Online Fundraising – How Can Small Charities Compete?
by Heather Stewart
Online fundraising may not yet have taken over the world but it certainly seems possible that it could. At the moment, only 3.7% of donations are made online but it is widely acknowledged that this is a growing figure. And, with a younger generation more used to making transactions online, it is a trend that is likely to continue to grow.
Of course, the beauty of online fundraising for small charities is that it is a good way to deal with having very few resources available to you. It provides small organisations with access to a relatively cheap way to communicate with potential and current donors, effectively reaching larger audiences than might be possible through other channels, such as direct mail, which can be costly.
Who can forget the London Riots of 2011 (thankfully eclipsed by the fantastic London 2012 Games)? While the riots were shocking, the response demonstrated the true human spirit, such as the case of Aaron Biber, the 89 year old barber whose shop was ransacked. Through effective use of social media by a group of individuals responding to his plight, £35,000 was raised to help him rebuild his life and business.
Small charities tend to use Facbook (61%), Twitter (48%), YouTube (32%), LinkedIn (27%) and JustGiving (27%) (source: nfpSynergy) to communicate with their donors and raise donations online. For example, since 2002, £350 million has been raised for small charities through JustGiving’s fundraising website, that provides a fundraising platform that helps small charities to collect donations online without them having to invest in complex and expensive systems themselves. While sites, such as Localgiving.com help charities to raise income through community fundraising initiatives.
However, to a small organisation with few resources what is the best way to fundraise online to achieve the most success?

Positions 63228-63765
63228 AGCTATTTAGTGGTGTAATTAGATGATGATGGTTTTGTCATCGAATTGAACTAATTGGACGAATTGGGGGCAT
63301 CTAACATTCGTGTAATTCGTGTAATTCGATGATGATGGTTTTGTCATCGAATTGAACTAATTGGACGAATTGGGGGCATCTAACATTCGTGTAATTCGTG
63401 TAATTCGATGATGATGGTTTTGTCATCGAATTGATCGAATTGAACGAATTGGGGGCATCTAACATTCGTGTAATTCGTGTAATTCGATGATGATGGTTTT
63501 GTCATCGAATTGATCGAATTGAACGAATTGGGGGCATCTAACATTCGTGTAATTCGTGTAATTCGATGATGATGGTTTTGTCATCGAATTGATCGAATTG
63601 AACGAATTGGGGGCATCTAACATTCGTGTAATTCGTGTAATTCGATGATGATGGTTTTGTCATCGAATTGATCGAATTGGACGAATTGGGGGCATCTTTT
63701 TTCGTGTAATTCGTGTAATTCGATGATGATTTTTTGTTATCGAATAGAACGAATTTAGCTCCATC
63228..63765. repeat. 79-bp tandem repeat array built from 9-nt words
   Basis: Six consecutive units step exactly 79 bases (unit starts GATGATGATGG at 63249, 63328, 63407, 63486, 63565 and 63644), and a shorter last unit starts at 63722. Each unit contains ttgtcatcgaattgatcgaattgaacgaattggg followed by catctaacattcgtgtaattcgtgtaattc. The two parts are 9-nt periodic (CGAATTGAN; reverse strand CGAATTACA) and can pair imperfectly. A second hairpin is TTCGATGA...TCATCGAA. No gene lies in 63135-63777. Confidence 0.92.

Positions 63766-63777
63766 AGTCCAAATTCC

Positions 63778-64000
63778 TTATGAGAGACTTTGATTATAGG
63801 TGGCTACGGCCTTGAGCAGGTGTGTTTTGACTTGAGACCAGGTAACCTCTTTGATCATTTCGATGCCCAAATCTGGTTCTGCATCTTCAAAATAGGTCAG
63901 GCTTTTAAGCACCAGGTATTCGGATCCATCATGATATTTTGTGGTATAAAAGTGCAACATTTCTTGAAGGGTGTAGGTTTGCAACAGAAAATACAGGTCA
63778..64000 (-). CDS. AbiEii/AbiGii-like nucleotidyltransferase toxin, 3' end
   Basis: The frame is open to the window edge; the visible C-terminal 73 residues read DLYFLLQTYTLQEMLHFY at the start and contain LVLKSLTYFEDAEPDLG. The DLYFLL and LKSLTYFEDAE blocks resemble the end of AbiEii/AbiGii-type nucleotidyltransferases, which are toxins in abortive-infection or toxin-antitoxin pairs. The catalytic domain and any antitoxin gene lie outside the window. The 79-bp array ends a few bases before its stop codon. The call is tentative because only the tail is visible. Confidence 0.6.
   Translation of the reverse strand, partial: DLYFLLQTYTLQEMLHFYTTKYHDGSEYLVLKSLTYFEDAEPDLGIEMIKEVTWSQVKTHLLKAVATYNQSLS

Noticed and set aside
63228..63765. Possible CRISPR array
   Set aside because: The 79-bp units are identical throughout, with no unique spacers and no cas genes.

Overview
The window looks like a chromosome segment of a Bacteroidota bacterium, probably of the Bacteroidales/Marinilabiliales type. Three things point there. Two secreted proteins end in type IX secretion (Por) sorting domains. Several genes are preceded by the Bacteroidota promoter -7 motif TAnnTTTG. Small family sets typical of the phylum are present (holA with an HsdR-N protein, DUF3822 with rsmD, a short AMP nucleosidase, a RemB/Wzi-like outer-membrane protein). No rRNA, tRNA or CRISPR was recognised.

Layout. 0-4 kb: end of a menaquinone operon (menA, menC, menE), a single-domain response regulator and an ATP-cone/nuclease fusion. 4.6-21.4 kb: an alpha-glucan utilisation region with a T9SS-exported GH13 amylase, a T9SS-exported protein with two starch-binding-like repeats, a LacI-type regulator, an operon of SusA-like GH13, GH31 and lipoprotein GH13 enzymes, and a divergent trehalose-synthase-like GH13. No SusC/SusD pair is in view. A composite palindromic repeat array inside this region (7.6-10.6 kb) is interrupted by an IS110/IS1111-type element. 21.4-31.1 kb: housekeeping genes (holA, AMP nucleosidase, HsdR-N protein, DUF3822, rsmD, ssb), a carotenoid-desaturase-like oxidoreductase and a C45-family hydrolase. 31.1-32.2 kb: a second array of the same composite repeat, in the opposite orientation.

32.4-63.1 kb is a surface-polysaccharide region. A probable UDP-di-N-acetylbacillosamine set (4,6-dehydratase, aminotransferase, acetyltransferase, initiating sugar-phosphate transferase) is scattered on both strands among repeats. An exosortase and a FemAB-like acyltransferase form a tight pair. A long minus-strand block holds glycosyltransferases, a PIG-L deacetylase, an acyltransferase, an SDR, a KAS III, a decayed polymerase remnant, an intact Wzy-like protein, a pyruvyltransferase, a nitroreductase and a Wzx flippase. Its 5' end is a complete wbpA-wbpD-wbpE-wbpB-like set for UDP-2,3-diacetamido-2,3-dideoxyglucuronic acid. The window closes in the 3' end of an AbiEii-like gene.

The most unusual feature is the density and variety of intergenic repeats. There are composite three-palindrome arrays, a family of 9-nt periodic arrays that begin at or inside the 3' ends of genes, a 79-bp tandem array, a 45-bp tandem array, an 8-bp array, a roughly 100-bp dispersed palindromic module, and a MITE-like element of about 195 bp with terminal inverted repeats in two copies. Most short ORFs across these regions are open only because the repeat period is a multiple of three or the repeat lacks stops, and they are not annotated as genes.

1. Make It Easy – have a prominent donate button on your website (and if you use JustGiving, they will provide you with access to donate button ‘widgets’ that can be added to your website, Facebook page and emails). Think about how much information you really need from donors and try to make the donation form as short as possible. If it takes more than 5 minutes to fill out, it’s too long.
2. Think About the Donor – just because you are fundraising online doesn’t automatically make it exciting. You still need to persuade people to give to you. Good examples of simple, clear fundraising pages include childsifoundation.org – simple, clean copy with lots of graphics and a story that is easy to understand and empathise with. Of course, you might decide not to bother with copy and use photographs or video instead. charity:water – a US organisation – used a fantastic, compelling (and if I’m being honest, tear jerking) piece of film about a successful fundraising campaign: Rachels’ Gift. This particular communication was sent to donors to the appeal but, despite it not being an ‘ask’ as such, it demonstrates how effective film coupled with a story can be.
3. Recognise that you will have to invest resources – online might be cheap. It might even be free. But you will have to, at the very least, make a commitment to invest time to do it properly so you need to factor it in from the start. Otherwise, you are unlikely to be successful or to have the time to carry it out effectively.
4. Develop a Plan – just like you would for any offline fundraising, you need to consider what you need to do and when. Think about what you are going to communicate, key times of the year for specific types of communication, targets and their timescales, and factor them all in at the planning stage so your online fundraising is NOT reactive all the time.
5. Integrate Your Online Fundraising to Make it Successful – if you use Facebook and Twitter, don’t just let your online fundraising happen on your website. Use other online platforms to communicate your story, make asks, post images or to promote simple messages.
6. Thank Donors – set up a thank you page that publicly thanks donors for their gifts and involves them in your achievements. Use donor case studies, if appropriate, and show donors how every donation makes a difference, no matter how small. As well as online thank yous, every single thank you sent to a donor should be personalised, so before you launch your online giving, make sure you have the systems in place to achieve this. They don’t need to be complicated or expensive but they do need to work.
Further Reading about Online Fundraising: